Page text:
Surgical attempts to release TMJ ankylosis have been described dating back to 1850.5 Since then, ankylosis release followed by reconstruction using a variety of alloplastic and autogenous materials has been repoted.9,15,34,46,50,53,62,68,72,79,81,101,114,124,129 Although Gillies first described costochondral grafting for TMJ reconstruction in 1920,30 it was Poswillo93,94 and MacIntosh and Henny53 who popularized its use during the 1970s. Poswillo attempted to demonstrate the histologic and physiologic similarities between the mandibular condyle and rib cartilage in humans.93 MacIntosh and Henny described 26 cases of costochondral grafting for mandibular condyle replacement, with 6 of them being for ankylosis.53 Their approach included graft stabilization with interosseous wires and intermaxillary fixation (IMF) for 6 to 8 weeks. They claimed subsequent growth of the grafts in their pediatric patients, but they failed to provide any objective data.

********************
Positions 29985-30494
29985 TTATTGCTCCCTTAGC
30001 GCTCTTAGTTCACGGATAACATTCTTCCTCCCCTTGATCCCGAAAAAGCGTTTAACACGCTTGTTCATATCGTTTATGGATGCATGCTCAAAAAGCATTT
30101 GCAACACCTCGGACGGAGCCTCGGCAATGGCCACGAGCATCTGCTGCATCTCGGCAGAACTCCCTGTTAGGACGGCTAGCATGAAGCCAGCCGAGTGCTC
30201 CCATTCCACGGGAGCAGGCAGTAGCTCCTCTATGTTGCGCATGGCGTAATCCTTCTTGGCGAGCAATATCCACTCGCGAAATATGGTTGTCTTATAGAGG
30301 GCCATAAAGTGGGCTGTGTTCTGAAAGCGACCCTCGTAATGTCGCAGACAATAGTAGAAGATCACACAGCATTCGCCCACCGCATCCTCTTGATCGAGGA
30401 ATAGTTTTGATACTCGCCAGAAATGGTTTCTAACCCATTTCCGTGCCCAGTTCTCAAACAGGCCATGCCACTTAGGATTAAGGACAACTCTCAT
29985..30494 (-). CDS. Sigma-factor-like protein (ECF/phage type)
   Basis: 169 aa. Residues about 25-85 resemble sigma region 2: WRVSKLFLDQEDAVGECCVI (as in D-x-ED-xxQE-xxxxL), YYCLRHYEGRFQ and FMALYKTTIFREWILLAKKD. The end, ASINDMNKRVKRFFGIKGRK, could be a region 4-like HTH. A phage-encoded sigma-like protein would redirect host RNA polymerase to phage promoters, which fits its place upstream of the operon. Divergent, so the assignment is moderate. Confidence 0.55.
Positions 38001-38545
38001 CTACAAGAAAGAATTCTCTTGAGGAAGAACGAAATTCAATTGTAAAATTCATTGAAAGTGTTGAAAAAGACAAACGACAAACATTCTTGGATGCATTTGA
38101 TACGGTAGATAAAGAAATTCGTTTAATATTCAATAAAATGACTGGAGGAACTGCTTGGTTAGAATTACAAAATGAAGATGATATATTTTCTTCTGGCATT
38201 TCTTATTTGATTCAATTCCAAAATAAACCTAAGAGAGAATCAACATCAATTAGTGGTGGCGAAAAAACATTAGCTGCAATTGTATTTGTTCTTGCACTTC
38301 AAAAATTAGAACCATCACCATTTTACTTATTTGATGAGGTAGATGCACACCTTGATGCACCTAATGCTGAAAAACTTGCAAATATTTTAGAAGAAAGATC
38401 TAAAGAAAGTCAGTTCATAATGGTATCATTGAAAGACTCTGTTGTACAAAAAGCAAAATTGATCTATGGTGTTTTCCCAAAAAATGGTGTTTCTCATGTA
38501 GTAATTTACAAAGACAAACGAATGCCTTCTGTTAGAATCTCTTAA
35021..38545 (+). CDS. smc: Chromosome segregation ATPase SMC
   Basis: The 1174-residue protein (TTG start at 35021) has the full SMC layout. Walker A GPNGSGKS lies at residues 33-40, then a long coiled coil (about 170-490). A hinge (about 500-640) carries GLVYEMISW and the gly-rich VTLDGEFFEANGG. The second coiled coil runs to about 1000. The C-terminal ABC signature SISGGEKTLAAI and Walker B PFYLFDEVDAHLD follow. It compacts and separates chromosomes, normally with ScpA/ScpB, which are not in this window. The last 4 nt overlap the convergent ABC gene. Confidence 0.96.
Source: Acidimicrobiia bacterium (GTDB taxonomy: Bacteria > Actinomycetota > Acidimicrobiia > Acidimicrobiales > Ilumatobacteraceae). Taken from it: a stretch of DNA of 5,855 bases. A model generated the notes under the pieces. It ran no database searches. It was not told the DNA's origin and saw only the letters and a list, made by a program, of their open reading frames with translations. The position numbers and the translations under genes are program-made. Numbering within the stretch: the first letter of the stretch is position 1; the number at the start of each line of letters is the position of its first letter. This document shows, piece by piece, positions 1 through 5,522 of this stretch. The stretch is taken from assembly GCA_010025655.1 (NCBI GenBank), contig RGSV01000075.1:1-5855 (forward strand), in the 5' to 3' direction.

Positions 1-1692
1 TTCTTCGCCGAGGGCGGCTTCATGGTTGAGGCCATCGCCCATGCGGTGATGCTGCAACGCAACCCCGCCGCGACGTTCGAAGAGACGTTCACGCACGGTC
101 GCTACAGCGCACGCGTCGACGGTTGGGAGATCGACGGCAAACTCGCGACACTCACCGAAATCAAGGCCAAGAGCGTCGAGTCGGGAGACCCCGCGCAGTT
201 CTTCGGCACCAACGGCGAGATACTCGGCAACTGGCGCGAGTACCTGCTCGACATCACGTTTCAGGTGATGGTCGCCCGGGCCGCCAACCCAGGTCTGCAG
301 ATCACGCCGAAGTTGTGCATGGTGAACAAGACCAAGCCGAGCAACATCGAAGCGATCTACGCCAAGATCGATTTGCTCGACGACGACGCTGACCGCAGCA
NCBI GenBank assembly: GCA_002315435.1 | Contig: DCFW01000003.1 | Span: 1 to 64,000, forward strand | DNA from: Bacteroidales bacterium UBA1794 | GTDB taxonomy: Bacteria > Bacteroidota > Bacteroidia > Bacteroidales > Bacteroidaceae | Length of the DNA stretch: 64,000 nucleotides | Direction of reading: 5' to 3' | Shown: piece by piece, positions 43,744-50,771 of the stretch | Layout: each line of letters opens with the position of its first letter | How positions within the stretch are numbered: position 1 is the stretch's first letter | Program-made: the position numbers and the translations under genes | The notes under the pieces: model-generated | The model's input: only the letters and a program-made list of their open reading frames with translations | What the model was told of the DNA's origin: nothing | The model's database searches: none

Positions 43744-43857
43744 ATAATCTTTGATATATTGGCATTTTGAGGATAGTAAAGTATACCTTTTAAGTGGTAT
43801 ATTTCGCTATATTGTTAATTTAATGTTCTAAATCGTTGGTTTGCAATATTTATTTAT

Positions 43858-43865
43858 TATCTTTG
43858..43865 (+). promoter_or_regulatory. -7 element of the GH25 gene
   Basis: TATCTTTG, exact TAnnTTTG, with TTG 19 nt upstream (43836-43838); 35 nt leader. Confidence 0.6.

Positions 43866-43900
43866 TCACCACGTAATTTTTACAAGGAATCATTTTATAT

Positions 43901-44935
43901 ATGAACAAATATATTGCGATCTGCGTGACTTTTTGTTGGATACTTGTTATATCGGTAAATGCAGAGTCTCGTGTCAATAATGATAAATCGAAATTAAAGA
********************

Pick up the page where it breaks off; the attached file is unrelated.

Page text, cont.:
In 1973, Kennett reported on two cases of unilateral TMJ ankylosis in young patients who underwent the combination of condylectomy, coronoidectomy, and reconstruction with a wired rib graft.45 He concluded that ankylosis in children should be treated as soon as possible and that recurrence is the most frequent complication. In 1986, Munro and colleagues reviewed their series of 18 adult and pediatric patients with TMJ ankylosis and facial deformity.67 Their reconstruction included interosseous wiring of the rib graft and 8 weeks of IMF followed by physiotherapy. They demonstrated better results in unilateral ankylosis cases than in bilateral cases. The next year, Lindqvist and associates described 27 patients of varying ages with TMJ ankylosis; 25 of them underwent costochondral graft reconstruction. Fixation was also by direct interosseous wires, but IMF was reduced to 3.5 weeks to encourage early mobilization and to limit recurrence. The maximum incisor opening improved from 16 mm to 31 mm. In 1987, Politis and others reported satisfactory results in six patients (five adults) with ankylosis.81 They employed a preauricular approach that involved the use of costochondral grafts and either wire or plate and screw fixation followed by 2 or 6 weeks of IMF, respectively. However, 50% of their patients developed seventh cranial nerve palsies. In 1990, Kaban and colleagues described their experience in 14 adult and pediatric patients with TMJ ankylosis and indicated satisfactory results.41,42 The protocol reported by Posnick and colleagues was similar to that of Kaban and colleagues except that the former found that the use of a mini-plate with screw fixation improved stability (as compared with interosseous wire fixation), thereby allowing for the minimal use of IMF and the early initiation of mandibular range of motion with active physiotherapy.88